Switzerland’s top aid official has reacted to criticism that the Swiss government spends too little on development assistance and spreads it too thinly.
Walter Fust told swissinfo that a peer review carried out by the Organisation for Economic Cooperation and Development did not take into account Swiss budget constraints.
Fust, director of the Swiss Agency for Development and Cooperation (SDC), was given the results of the review on Thursday in Paris. The last evaluation was carried out in 2000.
The review, made by experts from Norway and New Zealand, said Switzerland should increase its development aid and cut the number of recipients.
swissinfo: Do you feel Switzerland has been treated harshly by the OECD peer review?
Walter Fust: The review is harsh in regard to the volume of our funding, but not the quality of our work. It refers to the benchmark for volume - 0.7 per cent of Gross National Product (GNP) by 2015 - as set out in the United Nations Millennium Development Goals. We cannot ignore that.
Switzerland’s development spending puts it in the middle of national rankings. Whether the criticism is fair or not, the facts remains that our volume of aid is only 0.41 per cent of GNP. But I think it is unrealistic to set ourselves a target of 0.7 per cent in a few years time given the state of the federal finances.
swissinfo: There has been criticism that the 0.41 per cent volume of aid was artificially reached by adding assistance to asylum seekers from developing countries in Switzerland...
W.F.: We decided to supply these figures for the first time to the OECD because ten other countries were already doing it. On three separate occasions we tried to get the OECD to define a unified position, but all efforts were abandoned by the organisation after European Union members could not come up with a common stance. There was also a policy decision to add assistance to asylum seekers to development aid figures. So we are just doing the same as many other countries.
swissinfo: The fact remains development aid spending is stagnating.
W.F.: That’s true. There has been no increase between 2003 and 2004.
swissinfo: There seems to be some reluctance to reach the 0.7 per cent target. Other countries, such as Sweden, are aiming for one per cent. Why is it so unrealistic for a rich country like Switzerland?
W.F.: One major reason is the Swiss voted a constitutional amendment forcing the government and parliament to keep the federal budget balanced. As long as the state’s finances are in trouble, we cannot expect the aid budget to be increased by 15 per cent every year until 2015 to meet the target.
We are already fortunate to have been allowed to increase funding by eight per cent until 2008. It won’t be until after that date that the government will reconsider its position. If the federal finances pick up, the authorities might increase their contribution.
For developing countries, this answer may seem unsatisfactory, but this is the government’s position. Personally, like all those participating in development aid, I would like to see more financial means forthcoming.
swissinfo: Another criticism made during the peer review was that Switzerland was spreading its development funding to too many countries. Is that a policy decision?
W.F.: The list is long because of the way we deliver aid. We have 17 priority countries in the South, plus another 11 in Eastern Europe and seven special programmes for nations in transition or post-conflict situations.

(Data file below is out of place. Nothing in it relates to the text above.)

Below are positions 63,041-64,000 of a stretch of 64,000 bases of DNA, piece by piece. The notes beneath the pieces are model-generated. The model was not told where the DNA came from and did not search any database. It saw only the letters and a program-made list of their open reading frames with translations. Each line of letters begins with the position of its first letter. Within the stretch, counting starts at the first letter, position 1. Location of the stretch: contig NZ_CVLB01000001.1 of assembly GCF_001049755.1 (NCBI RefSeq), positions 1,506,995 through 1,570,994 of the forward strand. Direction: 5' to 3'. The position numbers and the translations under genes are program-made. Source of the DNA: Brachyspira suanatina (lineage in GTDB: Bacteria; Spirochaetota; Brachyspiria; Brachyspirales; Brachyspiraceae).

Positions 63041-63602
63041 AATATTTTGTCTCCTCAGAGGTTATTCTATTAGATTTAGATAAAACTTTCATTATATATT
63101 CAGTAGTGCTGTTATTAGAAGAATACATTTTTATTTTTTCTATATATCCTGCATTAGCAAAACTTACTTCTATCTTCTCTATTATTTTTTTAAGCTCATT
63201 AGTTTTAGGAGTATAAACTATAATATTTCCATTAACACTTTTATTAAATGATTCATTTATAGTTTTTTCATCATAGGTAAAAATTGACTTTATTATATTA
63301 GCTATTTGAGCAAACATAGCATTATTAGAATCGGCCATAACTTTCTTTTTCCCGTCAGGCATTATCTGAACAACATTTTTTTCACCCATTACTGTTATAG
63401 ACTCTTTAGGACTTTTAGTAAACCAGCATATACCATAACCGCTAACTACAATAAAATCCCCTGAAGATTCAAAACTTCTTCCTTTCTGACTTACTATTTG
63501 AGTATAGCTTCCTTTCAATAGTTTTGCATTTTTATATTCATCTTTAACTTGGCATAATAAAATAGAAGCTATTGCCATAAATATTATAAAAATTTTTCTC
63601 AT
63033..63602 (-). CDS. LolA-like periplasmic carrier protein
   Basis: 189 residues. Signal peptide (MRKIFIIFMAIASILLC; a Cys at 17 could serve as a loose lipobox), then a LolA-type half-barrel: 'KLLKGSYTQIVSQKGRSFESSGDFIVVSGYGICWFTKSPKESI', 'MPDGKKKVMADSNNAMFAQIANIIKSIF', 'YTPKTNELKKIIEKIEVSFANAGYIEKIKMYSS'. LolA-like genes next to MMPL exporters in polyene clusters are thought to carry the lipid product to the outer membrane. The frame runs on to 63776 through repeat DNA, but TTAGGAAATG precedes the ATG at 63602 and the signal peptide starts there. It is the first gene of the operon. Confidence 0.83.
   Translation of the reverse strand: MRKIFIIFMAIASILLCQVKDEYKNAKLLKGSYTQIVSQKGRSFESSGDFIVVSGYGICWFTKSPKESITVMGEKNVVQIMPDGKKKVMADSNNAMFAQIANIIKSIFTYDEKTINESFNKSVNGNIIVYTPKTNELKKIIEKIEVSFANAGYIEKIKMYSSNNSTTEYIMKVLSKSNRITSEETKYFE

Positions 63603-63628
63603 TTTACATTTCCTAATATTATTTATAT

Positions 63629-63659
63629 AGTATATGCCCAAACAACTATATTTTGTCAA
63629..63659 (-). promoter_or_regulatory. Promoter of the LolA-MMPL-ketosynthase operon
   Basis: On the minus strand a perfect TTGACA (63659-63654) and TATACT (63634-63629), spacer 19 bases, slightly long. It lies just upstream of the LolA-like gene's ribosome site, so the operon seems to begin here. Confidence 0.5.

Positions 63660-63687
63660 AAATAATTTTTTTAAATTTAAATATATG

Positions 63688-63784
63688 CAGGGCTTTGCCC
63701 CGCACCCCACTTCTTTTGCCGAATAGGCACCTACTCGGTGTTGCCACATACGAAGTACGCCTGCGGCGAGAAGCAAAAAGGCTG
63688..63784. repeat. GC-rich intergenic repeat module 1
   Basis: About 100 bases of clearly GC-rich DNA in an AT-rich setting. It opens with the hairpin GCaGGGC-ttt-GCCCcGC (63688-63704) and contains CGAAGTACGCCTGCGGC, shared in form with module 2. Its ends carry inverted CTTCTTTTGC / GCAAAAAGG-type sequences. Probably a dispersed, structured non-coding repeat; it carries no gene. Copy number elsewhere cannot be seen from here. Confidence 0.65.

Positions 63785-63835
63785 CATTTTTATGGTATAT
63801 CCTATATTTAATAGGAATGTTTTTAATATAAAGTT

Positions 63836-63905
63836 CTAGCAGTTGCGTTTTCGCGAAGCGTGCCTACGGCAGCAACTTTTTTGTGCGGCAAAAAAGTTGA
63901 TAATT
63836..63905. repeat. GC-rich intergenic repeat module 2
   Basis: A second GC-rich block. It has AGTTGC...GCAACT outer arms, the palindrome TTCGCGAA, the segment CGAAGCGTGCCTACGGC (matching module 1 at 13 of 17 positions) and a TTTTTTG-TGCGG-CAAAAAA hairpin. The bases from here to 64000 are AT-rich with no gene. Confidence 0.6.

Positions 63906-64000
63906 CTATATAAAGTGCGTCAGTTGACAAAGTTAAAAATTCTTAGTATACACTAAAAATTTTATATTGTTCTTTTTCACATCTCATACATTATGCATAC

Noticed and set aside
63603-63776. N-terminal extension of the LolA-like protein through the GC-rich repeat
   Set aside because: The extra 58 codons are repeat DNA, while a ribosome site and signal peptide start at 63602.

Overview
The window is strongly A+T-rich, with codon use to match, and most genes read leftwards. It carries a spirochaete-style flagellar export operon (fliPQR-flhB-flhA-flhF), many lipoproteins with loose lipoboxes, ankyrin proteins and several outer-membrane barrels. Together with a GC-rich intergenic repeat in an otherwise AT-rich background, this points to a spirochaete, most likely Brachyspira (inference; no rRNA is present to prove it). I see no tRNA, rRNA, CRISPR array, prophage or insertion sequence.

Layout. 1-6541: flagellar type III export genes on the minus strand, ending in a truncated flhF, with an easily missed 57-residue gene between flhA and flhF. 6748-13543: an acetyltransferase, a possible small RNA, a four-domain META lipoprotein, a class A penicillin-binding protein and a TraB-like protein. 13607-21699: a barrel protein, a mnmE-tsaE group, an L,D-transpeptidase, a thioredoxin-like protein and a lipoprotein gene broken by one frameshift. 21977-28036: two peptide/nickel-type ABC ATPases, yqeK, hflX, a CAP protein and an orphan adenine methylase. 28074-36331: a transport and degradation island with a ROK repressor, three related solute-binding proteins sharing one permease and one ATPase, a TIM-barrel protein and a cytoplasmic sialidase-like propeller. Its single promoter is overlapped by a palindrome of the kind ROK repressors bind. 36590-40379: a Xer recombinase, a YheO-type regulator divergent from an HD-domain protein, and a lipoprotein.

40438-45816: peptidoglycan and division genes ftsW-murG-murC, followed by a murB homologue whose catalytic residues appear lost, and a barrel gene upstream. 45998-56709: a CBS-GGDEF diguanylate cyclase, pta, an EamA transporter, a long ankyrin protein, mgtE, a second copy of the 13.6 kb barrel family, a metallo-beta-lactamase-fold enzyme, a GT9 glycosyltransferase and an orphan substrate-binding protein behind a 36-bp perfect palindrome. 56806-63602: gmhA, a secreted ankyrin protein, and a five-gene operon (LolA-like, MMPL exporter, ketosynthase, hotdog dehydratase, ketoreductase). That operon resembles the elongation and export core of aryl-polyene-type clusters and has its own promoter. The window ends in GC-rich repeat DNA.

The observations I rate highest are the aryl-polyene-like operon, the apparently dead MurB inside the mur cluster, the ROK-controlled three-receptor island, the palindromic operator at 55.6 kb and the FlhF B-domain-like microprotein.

The State Secretariat for Economic Affairs, which handles 14 per cent of the development aid funds, works in 27 countries. We are present together in 20 nations.
We admit the list is long, but because we are neutral and still committed to the principle of universality, we cannot concentrate on just a few countries. And in our work abroad, we are concentrating on gaining influence, because we are not in a position to twist arms.
swissinfo: Would it be possible to restrict aid to some countries, mainly for political reasons?
W.F.: For development cooperation, we take into account the political situation in a country. It’s only humanitarian aid that is not bound to political criteria.
You could question though, for example, whether it is reasonable to run special programmes in post-conflict situations or should we concentrate on a few countries only to maximise marginal benefits and lower costs. We could make a selection, but it would be very one-sided and would not be accepted by our partners in the international community.
swissinfo: The government decided recently to put a new focus on relations with countries such as the United States. Do you think this could affect development policy?
W.F.: It’s true that a new accent is being put on countries such as the US, Russia, China, India, Brazil and South Africa. In those where we are already active, development aid will be a part of the revised policy.
For the rest, we are only following the guidelines set out in Swiss law. That legislation says we should concentrate on the least-developed nations, and guides us on how and where we should give aid without stating names.
swissinfo-interview: Scott Capper
Swiss official development assistance:
2003: SFr1.748 billion (0.37% of GNP)
2004: SFr1.920 billion (0.41% of GNP)
The increase between 2003 and 2004 was largely due to the addition of costs related to the assistance of refugees in Switzerland.
Swiss development policy gives priority to the fight against poverty.
As an important component of Swiss foreign policy, it aligns itself with the foreign policy goals set out by the government.
The SDC concentrates its long-term development cooperation efforts on a limited number of countries and areas of activity.
Humanitarian aid and disaster relief are undertaken wherever emergency situations arise.